about me: a Cub fan’s story

Mid-July, 2008. My dad and I sat in his shaded backyard and listened to the late day game. I never remembered my dad watching the Cubs on television; but always, he listened to it on the radio.

The chemo had worn out his body, so we sat silent and listened to Ron Santo and Pat Hughes call the game. Cheers from the radio were punctuated with our occasional laughter as Pat teased Ron about his sweaters, and the Cubs won another game that summer.

That was the last day I spent with my dad. He died three weeks later.

The Cubs went deep into the playoffs that year. I cried and listened over and over to Eddie Vedder’s, Someday We’ll Go All the Way, and I hoped that maybe this was the year. It wasn’t. And when they lost, I felt like my dad died all over again.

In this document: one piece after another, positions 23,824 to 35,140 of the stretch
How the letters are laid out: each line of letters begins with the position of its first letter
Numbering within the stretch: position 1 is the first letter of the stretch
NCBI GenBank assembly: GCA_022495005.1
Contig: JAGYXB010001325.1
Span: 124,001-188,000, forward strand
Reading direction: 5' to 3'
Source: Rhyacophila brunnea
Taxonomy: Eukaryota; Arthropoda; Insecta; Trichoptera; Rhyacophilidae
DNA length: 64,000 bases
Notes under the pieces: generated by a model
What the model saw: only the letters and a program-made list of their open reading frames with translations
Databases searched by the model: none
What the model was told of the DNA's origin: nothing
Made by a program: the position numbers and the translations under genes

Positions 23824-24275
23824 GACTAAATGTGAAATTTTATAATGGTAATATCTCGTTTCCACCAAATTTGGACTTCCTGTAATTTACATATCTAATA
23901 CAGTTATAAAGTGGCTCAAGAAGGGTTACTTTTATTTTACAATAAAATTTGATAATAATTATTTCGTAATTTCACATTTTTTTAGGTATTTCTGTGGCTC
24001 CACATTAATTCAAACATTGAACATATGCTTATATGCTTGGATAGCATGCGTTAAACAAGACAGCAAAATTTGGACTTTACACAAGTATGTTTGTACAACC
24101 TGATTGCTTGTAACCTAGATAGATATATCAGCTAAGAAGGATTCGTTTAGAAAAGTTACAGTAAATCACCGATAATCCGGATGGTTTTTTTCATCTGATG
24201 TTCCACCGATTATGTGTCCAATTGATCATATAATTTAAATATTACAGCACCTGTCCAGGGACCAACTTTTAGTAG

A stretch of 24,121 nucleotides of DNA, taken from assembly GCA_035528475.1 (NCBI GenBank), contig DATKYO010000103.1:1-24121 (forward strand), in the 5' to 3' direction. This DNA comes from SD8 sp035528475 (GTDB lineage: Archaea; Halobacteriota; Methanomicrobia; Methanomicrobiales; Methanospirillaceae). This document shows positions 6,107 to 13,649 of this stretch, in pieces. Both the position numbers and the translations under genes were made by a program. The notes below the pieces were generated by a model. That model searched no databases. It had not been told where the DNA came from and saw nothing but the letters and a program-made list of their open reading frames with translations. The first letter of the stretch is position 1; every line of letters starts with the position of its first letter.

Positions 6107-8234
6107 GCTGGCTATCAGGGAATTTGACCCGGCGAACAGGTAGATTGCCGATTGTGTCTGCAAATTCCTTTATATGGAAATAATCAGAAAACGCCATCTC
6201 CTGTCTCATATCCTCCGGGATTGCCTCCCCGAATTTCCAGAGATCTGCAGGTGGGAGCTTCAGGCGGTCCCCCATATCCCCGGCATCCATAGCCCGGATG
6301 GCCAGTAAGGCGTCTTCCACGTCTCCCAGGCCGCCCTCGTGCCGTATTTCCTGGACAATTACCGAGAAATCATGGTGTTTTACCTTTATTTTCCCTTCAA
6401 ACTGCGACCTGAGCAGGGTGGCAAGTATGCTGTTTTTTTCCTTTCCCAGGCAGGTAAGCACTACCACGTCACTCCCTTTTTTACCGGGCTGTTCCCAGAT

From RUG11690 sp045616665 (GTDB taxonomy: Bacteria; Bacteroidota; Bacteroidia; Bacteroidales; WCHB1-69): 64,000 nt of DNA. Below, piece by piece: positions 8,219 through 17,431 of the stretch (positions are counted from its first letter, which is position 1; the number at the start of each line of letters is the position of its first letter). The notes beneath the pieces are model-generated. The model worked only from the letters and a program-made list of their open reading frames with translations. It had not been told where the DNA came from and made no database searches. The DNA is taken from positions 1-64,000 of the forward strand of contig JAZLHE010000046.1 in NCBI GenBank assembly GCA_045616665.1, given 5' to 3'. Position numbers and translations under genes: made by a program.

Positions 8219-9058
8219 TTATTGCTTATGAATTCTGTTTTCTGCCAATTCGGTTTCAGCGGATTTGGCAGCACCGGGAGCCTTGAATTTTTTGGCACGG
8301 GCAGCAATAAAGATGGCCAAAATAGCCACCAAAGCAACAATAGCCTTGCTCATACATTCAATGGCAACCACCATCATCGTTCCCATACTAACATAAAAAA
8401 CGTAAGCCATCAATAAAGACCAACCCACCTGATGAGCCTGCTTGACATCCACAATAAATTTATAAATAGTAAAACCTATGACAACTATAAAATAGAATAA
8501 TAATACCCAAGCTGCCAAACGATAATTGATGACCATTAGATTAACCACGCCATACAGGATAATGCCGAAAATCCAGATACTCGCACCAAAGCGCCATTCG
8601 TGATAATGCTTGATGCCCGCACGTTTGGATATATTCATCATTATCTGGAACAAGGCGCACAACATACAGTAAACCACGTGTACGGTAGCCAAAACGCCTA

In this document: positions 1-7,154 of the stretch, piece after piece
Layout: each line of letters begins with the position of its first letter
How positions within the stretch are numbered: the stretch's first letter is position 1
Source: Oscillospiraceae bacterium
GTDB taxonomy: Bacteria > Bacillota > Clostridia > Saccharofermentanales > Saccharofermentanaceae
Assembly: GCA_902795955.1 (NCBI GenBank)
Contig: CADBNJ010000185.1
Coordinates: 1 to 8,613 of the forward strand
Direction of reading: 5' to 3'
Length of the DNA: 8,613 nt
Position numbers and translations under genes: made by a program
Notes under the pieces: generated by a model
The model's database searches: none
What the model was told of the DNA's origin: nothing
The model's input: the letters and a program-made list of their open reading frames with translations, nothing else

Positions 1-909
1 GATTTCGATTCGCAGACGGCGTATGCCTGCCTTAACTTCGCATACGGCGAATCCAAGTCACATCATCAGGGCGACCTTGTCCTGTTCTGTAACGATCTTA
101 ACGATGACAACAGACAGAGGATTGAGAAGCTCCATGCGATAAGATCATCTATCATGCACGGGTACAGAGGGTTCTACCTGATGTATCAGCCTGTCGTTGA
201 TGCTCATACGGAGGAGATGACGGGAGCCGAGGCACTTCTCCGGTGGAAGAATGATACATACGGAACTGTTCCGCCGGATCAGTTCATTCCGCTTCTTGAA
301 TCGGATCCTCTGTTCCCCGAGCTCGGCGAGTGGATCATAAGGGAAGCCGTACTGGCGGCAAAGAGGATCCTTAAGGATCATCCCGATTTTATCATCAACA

Ron Santo left us a couple years later, and I lost all hope that I’d ever see the Cubs win the World Series in my lifetime. I thought of Eddie Vedder’s lyrics, “the home of our joy and our tears,” and knew that being a Cubs fan meant living with loss, and distant hope.

For me, being a Cubs fan isn’t just about smack talk and winning and knowing my team is better than the rest. It’s about family, place, and grief. It’s a thread that ties a lifetime of memories together. And it reminds me that someday, after all the pain of loss, joy awaits.

Addendum: I wrote this on the verge of the NLCS series against the Dodgers. With that series concluded and the Cubs heading to World Series,  I cried again. They were tears that people like my dad and Ron Santo never saw this moment. But mostly, they were tears of joy.

  My dad and I, June 2008.

My dad and I, June 2008.

Lisa Kathanabout me, family, cubs